There’s a reason why Preston Baker and his boys basketball team from the Brighton Reservation spent a good chunk of a June weekend playing USAAA tournament games in Broward County
gyms. It’s the same reason why they spent the prior weekend at an AAU showcase in Orlando, and why they’ve been practicing three days a week and traveling to tournaments on weekends for the past seven months.
It’s all about preparing for the North American Indigenous Games, the largest such athletic gathering on this continent for ages 13-19. The Games will be held July 16-23 at a variety of venues in the Toronto area.
Baker’s team, filled with middle schoolers, will be part of about 5,000 indigenous athletes from throughout Canada and the U.S. who will vie for gold, silver and bronze medals in the Olympic-style games that occur every three to four years. About 50 Seminole Tribe of Florida athletes will represent Team Florida in archery, track and field, basketball, riflery, swimming and wrestling. Four basketball teams from the Tribe are scheduled to compete. Plenty of other sports are on the agenda – although likely not to have Seminole representation — including badminton, baseball, canoe/kayak, golf, lacrosse, soccer and volleyball.
Coaches for Team Florida are scheduled to be: Joe Collins and Dawna Bell (archery), Darren McPherson and Green Cummings (track and field), Big Cypress Board Rep. Joe Frank and Darren Marlin (riflery), Jennie Busbin and Stephanie Becker (swimming), Sammy Johnson (wrestling), Eddie Redd and Dessie Thomas (girls U16 basketball), O’Bryan White (boys U16 basketball), Marvin Newkirk and Timothy Clark (boys U19 basketball) and Preston Baker and his wife Mona Baker (U14 boys basketball).
Preston Baker wants his hoops team – known as Chobee Nation in area tournaments — to be as well prepared as possible.
“The more we play, the more they stay together, the more we get better,” Baker said as he was getting his team ready for a tournament game in Coral Springs. “We’ve got to be ready to play.”
The team has been practicing at the Brighton Recreation gym. Practice paid off in Orlando as the squad earned runner-up honors in its age division.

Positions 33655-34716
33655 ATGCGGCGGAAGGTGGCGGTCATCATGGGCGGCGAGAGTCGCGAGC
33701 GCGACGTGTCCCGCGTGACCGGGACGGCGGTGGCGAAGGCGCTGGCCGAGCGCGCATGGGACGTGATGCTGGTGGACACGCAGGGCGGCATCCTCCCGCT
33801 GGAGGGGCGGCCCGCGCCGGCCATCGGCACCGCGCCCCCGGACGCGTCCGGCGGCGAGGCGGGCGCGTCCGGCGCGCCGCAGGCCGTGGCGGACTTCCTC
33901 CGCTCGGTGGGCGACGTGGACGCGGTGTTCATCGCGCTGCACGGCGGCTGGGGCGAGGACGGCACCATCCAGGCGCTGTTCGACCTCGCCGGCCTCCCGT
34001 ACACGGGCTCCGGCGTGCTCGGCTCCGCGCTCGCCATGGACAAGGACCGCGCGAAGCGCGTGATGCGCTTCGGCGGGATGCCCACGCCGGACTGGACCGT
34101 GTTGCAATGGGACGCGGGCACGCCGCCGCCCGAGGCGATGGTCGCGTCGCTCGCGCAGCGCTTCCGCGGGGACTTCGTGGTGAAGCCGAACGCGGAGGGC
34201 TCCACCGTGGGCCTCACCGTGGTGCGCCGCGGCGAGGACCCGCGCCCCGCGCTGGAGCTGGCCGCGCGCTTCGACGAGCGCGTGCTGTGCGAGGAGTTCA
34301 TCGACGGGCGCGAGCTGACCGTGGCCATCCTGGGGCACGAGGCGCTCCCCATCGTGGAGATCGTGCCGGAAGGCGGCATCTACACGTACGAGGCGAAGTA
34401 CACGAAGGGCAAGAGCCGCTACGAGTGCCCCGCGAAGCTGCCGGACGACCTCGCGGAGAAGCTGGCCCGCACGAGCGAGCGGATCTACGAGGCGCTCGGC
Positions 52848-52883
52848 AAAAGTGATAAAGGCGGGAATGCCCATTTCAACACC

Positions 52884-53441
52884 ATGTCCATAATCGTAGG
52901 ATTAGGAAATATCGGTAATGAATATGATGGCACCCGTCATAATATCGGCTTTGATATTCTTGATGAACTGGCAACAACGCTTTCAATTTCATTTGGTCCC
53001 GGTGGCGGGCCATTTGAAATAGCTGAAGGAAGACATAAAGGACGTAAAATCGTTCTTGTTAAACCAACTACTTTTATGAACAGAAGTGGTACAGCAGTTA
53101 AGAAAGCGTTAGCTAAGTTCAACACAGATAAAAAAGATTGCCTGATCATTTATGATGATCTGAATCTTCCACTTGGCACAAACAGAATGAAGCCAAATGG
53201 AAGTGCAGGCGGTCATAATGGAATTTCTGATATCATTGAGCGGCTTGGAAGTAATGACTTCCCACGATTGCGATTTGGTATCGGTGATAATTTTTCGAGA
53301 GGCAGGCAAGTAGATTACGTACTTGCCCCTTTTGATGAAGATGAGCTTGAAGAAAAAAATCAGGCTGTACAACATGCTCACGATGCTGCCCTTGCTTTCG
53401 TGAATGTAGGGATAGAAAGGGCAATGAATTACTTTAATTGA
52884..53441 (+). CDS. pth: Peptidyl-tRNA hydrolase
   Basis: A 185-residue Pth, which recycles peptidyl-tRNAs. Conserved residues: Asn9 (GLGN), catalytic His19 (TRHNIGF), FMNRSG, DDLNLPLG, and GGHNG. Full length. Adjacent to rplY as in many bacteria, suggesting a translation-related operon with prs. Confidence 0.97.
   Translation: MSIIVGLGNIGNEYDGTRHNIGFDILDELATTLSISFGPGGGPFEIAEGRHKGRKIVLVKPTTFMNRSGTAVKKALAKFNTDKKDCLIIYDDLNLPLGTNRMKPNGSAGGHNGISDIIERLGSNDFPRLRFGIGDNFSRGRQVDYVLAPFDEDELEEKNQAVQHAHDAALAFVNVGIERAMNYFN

Baker knows from previous experience that competition at NAIG is serious stuff. In a previous NAIG, he coached a softball team, which included his daughter Jaryaca, that didn’t fare too well in the win-loss column.
“It’s very serious. I learned that in softball,” Baker said. “We just got a team together within a month. This time we started as soon as we knew we were going to Indigenous. So we got like seven months in.”
Baker isn’t coaching softball, but the basketball team will include his sons Ramone and Pherian as well as Caleb Billie, Chanon Frye, Dathen Garcia, Dakoya Nunez and Nakai Alex, and Preston’s wife Mona, who handles the scorebook. Chobee Nation started the tournament in Broward on a positive note when they rallied for a 61-47 win against Rock United behind 19 points from Donovan Harris, who will play for the U16 team at NAIG.
“They came back. I’m proud of them,” said coach Baker, whose squad went on to finish the tournament with a 2-3 record.
Baker wants his team to have a good showing at NAIG and also enjoy perhaps a once-in-a-lifetime opportunity to play in Canada.
“I hope they get the experience of a lifetime, to go out there and have fun … but be ready to win. Go in with a winning attitude and be ready to play,” he said. “Bring something back home.”
Three years ago, Sammy Micco Sanchez brought something back home that nobody else from the Seminole Tribe accomplished. Sanchez was the only Seminole to win gold at the 2014 NAIG in Regina, Saskatchewan. His performance in wrestling as a 14-year-old brought back fond memories for the football and wrestling standout who is heading into his senior year at Fort Gibson High School in Oklahoma.